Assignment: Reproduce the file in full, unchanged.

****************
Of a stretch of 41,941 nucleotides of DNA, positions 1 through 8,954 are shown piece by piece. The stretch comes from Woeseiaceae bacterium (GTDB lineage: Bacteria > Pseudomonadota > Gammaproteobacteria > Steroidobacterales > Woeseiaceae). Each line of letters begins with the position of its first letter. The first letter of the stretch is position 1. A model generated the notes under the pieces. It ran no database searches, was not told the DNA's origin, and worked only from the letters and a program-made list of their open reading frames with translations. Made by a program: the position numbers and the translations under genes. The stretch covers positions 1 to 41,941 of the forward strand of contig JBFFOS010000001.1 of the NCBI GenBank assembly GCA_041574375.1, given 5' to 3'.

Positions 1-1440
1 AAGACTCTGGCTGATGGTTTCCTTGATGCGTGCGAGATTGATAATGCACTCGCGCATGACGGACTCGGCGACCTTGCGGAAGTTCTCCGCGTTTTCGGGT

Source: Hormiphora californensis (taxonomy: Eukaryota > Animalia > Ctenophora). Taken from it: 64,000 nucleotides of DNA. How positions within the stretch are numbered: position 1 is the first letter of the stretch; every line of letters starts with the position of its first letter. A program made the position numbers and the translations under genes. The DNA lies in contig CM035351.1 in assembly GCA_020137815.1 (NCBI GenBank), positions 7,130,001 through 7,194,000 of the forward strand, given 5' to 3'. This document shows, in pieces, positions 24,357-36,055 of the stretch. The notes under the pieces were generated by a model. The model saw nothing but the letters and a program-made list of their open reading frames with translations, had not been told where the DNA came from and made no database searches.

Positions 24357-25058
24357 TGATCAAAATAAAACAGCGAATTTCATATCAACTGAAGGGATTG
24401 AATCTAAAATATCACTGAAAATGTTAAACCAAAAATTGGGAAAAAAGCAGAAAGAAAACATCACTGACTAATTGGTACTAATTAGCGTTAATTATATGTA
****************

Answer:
Of a stretch of 41,941 nucleotides of DNA, positions 1 through 8,954 are shown piece by piece. The stretch comes from Woeseiaceae bacterium (GTDB lineage: Bacteria > Pseudomonadota > Gammaproteobacteria > Steroidobacterales > Woeseiaceae). Each line of letters begins with the position of its first letter. The first letter of the stretch is position 1. A model generated the notes under the pieces. It ran no database searches, was not told the DNA's origin, and worked only from the letters and a program-made list of their open reading frames with translations. Made by a program: the position numbers and the translations under genes. The stretch covers positions 1 to 41,941 of the forward strand of contig JBFFOS010000001.1 of the NCBI GenBank assembly GCA_041574375.1, given 5' to 3'.

Positions 1-1440
1 AAGACTCTGGCTGATGGTTTCCTTGATGCGTGCGAGATTGATAATGCACTCGCGCATGACGGACTCGGCGACCTTGCGGAAGTTCTCCGCGTTTTCGGGT

Source: Hormiphora californensis (taxonomy: Eukaryota > Animalia > Ctenophora). Taken from it: 64,000 nucleotides of DNA. How positions within the stretch are numbered: position 1 is the first letter of the stretch; every line of letters starts with the position of its first letter. A program made the position numbers and the translations under genes. The DNA lies in contig CM035351.1 in assembly GCA_020137815.1 (NCBI GenBank), positions 7,130,001 through 7,194,000 of the forward strand, given 5' to 3'. This document shows, in pieces, positions 24,357-36,055 of the stretch. The notes under the pieces were generated by a model. The model saw nothing but the letters and a program-made list of their open reading frames with translations, had not been told where the DNA came from and made no database searches.

Positions 24357-25058
24357 TGATCAAAATAAAACAGCGAATTTCATATCAACTGAAGGGATTG
24401 AATCTAAAATATCACTGAAAATGTTAAACCAAAAATTGGGAAAAAAGCAGAAAGAAAACATCACTGACTAATTGGTACTAATTAGCGTTAATTATATGTA